Strategies for Coping with the Side Effects of Medications
IMPORTANT NOTE: If you think you may be experiencing side effects from your treatments, be sure to discuss these with your healthcare providers, who can help you consider other treatment options.
By TONI BERNHARD, JD
Many of us who suffer from chronic pain and illness are on medications that carry side effects that, in some cases, can be as difficult to cope with as our initial health problems. I’ve recently started a medication that I’m scheduled to be on for five years. I’m taking it because it significantly reduces the risk of a recurrence of my recent bout with breast cancer.
And so, yes, I’m taking the medication … but I’m also struggling with its physical and mental side effects. This article is not a substitute for talking to your doctor about any difficulties you’re encountering with a prescription drug. That said, I want to share two strategies for coping with the side effects of medications.
Start where you are
In my book, How to Wake Up, I write about Pema Chödrön’s practice called start where you are. I describe how it’s helped me make peace with living day-to-day with a number of unpleasant symptoms associated with a chronic illness I’ve suffered from since 2001.
With the help of this practice, instead of mounting a daily–but ultimately losing–battle against those symptoms by telling myself how much I hate them and how I must get rid of them, I say to myself: “OK. These symptoms are my starting point today: I feel sick, and I’m in pain. Now, how can I make the best of this day?” Pema Chödrön’s start where you are enables me to be present for my life as it is and to try and enjoy it, instead of spending my time complaining about a life I can no longer lead.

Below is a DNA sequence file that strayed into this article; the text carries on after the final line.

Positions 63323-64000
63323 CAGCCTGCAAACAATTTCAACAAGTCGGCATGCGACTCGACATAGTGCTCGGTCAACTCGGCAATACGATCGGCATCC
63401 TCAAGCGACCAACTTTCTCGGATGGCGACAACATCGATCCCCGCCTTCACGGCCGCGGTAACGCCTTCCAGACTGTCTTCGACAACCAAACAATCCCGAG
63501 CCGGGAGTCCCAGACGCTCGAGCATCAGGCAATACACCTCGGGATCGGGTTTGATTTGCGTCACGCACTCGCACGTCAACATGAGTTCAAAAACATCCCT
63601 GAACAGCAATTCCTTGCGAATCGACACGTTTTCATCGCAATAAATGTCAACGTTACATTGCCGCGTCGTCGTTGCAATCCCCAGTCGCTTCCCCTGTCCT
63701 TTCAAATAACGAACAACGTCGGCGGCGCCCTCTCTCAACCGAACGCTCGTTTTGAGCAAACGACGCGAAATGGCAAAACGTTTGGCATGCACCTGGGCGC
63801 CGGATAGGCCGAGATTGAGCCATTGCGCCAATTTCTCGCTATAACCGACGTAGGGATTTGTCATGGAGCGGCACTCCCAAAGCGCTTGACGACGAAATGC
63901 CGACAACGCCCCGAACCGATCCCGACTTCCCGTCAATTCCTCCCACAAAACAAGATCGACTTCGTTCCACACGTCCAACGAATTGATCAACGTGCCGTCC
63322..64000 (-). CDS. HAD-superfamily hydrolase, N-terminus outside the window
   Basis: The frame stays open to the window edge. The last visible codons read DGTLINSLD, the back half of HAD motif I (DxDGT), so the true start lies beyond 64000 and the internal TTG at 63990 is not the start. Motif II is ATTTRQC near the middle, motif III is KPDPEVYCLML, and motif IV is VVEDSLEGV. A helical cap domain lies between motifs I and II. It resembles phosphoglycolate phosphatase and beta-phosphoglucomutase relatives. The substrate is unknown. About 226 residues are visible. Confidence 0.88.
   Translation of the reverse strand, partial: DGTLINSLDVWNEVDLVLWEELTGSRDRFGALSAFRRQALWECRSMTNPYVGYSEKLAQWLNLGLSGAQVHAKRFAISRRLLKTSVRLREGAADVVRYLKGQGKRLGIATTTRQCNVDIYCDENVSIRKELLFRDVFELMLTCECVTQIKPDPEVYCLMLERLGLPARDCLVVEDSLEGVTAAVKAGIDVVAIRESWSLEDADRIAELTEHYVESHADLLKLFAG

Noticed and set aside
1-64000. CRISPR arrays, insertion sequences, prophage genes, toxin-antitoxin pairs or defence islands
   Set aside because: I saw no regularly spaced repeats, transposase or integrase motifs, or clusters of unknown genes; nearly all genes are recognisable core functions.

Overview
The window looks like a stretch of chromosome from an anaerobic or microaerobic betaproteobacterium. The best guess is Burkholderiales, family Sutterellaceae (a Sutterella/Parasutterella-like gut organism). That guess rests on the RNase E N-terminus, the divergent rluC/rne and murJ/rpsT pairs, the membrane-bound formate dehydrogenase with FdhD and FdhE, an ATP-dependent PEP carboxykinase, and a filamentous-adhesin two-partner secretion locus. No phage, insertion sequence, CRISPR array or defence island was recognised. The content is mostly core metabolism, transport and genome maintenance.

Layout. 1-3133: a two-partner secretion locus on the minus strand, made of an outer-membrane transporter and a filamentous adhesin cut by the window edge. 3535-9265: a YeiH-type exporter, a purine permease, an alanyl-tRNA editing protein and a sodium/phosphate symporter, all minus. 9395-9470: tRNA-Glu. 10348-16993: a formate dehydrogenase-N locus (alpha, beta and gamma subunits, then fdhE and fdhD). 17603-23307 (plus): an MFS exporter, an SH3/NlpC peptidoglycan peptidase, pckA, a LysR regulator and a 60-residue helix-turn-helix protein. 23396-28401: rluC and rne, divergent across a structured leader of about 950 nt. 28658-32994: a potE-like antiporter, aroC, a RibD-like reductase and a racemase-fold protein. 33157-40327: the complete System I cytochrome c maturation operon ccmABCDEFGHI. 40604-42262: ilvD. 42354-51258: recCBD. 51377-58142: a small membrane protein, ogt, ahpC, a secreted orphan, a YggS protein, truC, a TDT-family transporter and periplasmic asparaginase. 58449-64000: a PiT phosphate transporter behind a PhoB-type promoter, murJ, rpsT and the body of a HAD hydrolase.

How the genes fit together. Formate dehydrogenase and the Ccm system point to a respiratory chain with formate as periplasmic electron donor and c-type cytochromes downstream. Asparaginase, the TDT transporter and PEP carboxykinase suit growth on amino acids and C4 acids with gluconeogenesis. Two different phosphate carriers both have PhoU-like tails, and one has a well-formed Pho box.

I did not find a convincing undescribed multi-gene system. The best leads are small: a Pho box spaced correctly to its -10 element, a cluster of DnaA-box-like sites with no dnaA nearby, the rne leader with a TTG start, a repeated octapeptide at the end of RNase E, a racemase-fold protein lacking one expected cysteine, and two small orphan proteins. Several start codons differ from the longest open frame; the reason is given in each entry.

This new medication has brought along with it a new start where you are challenge for me. In addition to coping with the flu-like symptoms from my longstanding illness, I’m now having to live with half a dozen side effects of this new drug. Three examples: sleep is even less restorative than it used to be; my right thumb is so swollen and painful in the morning that I can barely bend it for a few hours until it loosens up. (“Joint pain or stiffness” and “Problems with your fingers while gripping” are included on the list of possible side effects for this medication.)
And I’ve been feeling low mentally. (“Mood changes” is also on the list of possible side effects.) Despite being chronically ill for many years, I’ve almost always looked forward to the day, no matter how sick I’ve felt. But on this medication, I can feel a change in my mental chemistry. I experience it as a low-grade dread of the day ahead and a lack of motivation, as if I can’t be bothered to do anything. This is very unlike me.
At first, I felt tossed about by these physical and mental side effects. I was irritable most of the day and complained a lot about the medication, even though I continued to believe that its benefits outweighed the negatives from its side effects. No doubt about it: I was at a loss as to how to skillfully handle what was happening to me.